Dow beats Q3 estimates, plans $1 bln in cost cuts as energy prices rise | Whuff News


Oct 20 (Reuters) – Chemical giant Dow Inc ( DOW.N ) on Thursday beat third-quarter estimates and announced plans to cut costs by $1 billion next year to combat rising European prices and the economic slowdown, sending its shares up 5 percent. %.

The company, however, estimates sales for the current quarter below Wall Street’s expectations and $400 million to the main benefit from costs and inflationary pressures.

“We expect global energy markets to remain volatile in response to geopolitical dynamics and weather in the Northern Hemisphere, and we continue to expect lower consumer spending, particularly in Europe,” Chief Financial Officer Howard Ungerleider said during the earnings call.

Eurozone inflation that reached a record high of 10% in September will impact Dow sales from the Europe, Middle East, Africa and India (EMEAI) region, which accounted for nearly 36% of total revenue last year.

On the bright side, Dow expects polyethylene prices to stabilize in the current quarter and high demand in the upcoming holiday season for personal care products that use its chemicals, which could offset some of the headaches.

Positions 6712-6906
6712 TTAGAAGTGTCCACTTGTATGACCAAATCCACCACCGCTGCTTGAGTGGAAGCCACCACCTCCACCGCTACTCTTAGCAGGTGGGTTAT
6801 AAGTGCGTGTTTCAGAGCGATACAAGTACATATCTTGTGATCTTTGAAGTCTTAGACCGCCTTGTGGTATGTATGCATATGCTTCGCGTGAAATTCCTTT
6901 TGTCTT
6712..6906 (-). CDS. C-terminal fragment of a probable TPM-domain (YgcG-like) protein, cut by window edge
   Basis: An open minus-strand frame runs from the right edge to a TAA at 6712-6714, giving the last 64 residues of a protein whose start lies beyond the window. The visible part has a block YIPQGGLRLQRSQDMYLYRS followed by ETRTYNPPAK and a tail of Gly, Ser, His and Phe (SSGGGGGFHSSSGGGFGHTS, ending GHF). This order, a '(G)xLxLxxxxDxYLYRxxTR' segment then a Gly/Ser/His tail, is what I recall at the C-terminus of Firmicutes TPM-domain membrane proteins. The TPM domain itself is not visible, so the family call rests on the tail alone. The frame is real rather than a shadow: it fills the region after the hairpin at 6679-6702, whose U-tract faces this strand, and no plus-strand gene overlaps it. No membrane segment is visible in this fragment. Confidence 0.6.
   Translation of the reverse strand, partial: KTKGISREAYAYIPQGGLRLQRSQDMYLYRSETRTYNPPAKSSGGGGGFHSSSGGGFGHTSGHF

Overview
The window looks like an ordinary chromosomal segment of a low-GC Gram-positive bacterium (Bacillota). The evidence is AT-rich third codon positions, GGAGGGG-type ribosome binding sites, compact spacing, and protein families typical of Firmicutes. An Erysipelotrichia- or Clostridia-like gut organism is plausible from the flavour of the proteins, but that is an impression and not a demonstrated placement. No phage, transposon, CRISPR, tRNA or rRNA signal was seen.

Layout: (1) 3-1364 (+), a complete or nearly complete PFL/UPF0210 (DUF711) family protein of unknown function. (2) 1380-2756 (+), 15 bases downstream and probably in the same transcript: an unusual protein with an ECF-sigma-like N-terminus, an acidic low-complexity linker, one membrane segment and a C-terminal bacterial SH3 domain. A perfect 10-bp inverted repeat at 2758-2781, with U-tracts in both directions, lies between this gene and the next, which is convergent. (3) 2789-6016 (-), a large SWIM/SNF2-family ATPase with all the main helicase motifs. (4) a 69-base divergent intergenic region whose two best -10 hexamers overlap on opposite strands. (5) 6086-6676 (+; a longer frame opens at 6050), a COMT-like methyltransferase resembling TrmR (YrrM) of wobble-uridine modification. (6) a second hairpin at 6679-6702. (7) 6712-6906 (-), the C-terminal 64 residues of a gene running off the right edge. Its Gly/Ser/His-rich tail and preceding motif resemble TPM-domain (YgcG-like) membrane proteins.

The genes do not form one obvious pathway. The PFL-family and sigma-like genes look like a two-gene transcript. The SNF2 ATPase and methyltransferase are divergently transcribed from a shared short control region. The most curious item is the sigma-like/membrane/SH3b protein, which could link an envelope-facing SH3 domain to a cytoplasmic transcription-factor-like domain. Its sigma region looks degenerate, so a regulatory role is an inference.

Apart from that, its cost reduction measures including a colder plant for its crackers, reducing the cost of turning, changing the production to high-performance polymers and reducing the supply of logjam in the US Gulf Coast will also help.

The company cut its 2022 capital spending forecast to $1.9 billion from $2.1 billion.

It estimates fourth-quarter net sales in the range of $11.5 billion to $12.0 billion, compared with the Wall Street consensus of $12.30 billion, according to Refinitiv data.

“We suspect that the 4Q comments point to a more difficult 4Q than investors thought,” KeyBanc Capital Markets analyst Aleksey Yefremov said in a note.

Regardless, Dow’s operating income was $1.11 per share in the third quarter ended September 30, beating market expectations of $1.08 a share.

Reporting by Ruhi Soni in Bengaluru; Editing by Anil D’Silva and Shinjini Ganguli

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